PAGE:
The European Tribune is a forum for thoughtful dialogue of European and international issues. You are invited to post comments and your own articles.
Please REGISTER to post.
What I think is interesting to ponder, is much of the generational difference discussed in this diary that is a response to changing living conditions. Now, I know Sweden better then the rest of the world, but I do know that Sweden since abandoning full employment has pushed up the age of real adulthood significantly. Age of mother for first child has gone from low 20ies to 29 in just two decades. Age of permanently leaving home is increasing continously. This of course is related to unemployment, and temporary employment forms that in practise leave you vulnerable and less protected by a welfare system that is still built on the premise that everyone has a regular employment.
So, in a situation where society tells you that you will not be able to be a real adult until you push 30, what can one do?
khanacademy, anyone? MIT Online courses? Wikipedia?
Align culture with our nature. Ot else!
It's really hard to learn the material, for one thing. Reading a history book or a calculus book by yourself is not at all the same as taking a class with a teacher. But there are free online classes with teachers if you have sufficient motivation.
But in any case if you don't have the official degree then you're still not in a good situation. Part of schooling is the socialization that goes along with it--living away from home in a dormitory, doing your own homework, not getting distracted--these are tests that come along with formal schooling. And then when you've proven that you can grind out a ten page paper regurgitating what the professor said, then you have been sufficiently lobotomized to work in the real world. That's what the degree paper shows.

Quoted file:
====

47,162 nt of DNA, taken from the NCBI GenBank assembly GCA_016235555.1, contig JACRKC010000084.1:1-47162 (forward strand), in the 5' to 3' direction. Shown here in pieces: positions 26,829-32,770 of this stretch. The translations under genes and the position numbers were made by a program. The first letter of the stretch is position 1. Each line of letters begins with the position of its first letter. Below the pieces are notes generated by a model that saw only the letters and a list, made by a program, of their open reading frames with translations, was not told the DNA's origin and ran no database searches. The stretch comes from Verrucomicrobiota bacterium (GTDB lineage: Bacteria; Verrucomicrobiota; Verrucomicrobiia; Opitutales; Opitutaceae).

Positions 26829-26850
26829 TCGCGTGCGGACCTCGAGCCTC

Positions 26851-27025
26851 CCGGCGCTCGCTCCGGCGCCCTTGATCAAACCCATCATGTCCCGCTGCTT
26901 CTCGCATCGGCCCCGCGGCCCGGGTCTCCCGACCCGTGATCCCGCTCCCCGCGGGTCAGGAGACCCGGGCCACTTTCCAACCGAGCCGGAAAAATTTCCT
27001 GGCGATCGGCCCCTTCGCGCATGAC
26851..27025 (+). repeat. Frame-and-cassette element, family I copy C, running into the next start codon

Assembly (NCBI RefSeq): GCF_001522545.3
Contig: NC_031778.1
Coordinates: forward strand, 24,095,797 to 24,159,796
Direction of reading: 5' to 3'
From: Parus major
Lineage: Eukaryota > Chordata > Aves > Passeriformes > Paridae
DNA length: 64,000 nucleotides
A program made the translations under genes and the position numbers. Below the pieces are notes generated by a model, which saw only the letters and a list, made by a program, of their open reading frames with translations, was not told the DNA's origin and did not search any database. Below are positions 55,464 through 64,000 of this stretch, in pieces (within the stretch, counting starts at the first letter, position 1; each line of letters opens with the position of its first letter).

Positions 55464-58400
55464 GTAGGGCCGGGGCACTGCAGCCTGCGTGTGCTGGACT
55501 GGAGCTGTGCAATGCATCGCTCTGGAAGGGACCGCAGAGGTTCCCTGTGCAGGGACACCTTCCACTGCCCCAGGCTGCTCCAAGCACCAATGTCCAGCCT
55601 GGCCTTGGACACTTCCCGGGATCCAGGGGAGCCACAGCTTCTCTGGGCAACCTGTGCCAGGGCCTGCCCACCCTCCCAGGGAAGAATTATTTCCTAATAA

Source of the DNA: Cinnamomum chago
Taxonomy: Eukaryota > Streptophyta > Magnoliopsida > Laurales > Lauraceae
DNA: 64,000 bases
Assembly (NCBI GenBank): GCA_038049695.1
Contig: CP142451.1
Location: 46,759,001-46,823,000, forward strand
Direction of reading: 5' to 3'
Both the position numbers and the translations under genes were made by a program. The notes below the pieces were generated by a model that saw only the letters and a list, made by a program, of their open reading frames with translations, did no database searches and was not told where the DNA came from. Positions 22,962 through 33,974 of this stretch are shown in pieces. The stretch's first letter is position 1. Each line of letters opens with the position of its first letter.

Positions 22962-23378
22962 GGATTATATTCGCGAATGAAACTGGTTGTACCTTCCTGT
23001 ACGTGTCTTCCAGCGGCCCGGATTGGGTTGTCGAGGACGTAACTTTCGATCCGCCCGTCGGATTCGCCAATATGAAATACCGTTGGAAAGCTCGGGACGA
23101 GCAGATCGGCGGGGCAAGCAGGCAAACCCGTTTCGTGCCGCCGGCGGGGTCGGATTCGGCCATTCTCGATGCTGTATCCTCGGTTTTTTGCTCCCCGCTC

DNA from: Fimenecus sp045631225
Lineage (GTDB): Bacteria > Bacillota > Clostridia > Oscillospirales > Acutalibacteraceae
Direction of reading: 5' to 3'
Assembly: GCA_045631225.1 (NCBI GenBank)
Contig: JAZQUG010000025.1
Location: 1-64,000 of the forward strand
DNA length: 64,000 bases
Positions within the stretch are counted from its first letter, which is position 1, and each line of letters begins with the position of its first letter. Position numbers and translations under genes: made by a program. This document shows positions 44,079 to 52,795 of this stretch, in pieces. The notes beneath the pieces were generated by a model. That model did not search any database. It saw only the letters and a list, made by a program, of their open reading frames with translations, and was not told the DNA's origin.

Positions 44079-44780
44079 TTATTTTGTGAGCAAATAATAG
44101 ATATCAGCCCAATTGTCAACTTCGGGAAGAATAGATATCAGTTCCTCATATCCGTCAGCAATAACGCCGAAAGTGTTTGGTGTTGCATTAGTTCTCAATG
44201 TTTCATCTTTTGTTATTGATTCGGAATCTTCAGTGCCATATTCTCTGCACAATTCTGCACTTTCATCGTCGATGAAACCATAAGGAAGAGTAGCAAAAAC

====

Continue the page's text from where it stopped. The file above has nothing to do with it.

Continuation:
They miss the point, of course. The whole thing about Harvard and the other Ivy League schools (and I assume similarly prestigious schools in other countries) is that you make contacts that will be valuable in later life. You might not learn much economics, but having a room-mate who is destined to be the Secretary of the Treasury in 30 years' time is a huge advantage.
And the problem for the foreign students is that they are, well, foreign. To fit in at Harvard/Yale/Princeton/etc. you need to have gone to the right prep school first. And have gone to the right church, and been in the right yacht club as a young tyke. The Chatham Yacht Club on Cape Cod is not a bad place to start... You will have of course arranged to have a grandfather on the nomination committee...
The whole thing about Harvard and the other Ivy League schools (and I assume similarly prestigious schools in other countries) is that you make contacts that will be valuable in later life.
The University of Colorado, for example, gets the bulk of its funding from out of state tuition which is almost as expensive as an Ivy. They are gradually turning the big state colleges into private schools.
by Frank Schnittger - Jan 26 3 comments
by Frank Schnittger - Jan 22 3 comments
by Cat - Jan 25 29 comments
by Oui - Jan 9 21 comments
by Frank Schnittger - Jan 13 28 comments
by gmoke - Jan 20
by Oui - Jan 15 90 comments
by gmoke - Jan 7 13 comments
by gmoke - Jan 29
by Oui - Jan 2730 comments
by Frank Schnittger - Jan 263 comments
by Cat - Jan 2529 comments
by Frank Schnittger - Jan 223 comments
by Oui - Jan 2110 comments
by Oui - Jan 21
by Oui - Jan 20
by gmoke - Jan 20
by Oui - Jan 1839 comments
by Oui - Jan 1590 comments
by Oui - Jan 144 comments
by Frank Schnittger - Jan 1328 comments
by Oui - Jan 1219 comments
by Oui - Jan 1120 comments
by Oui - Jan 1031 comments
by Oui - Jan 921 comments
by NBBooks - Jan 810 comments
by Oui - Jan 717 comments
by gmoke - Jan 713 comments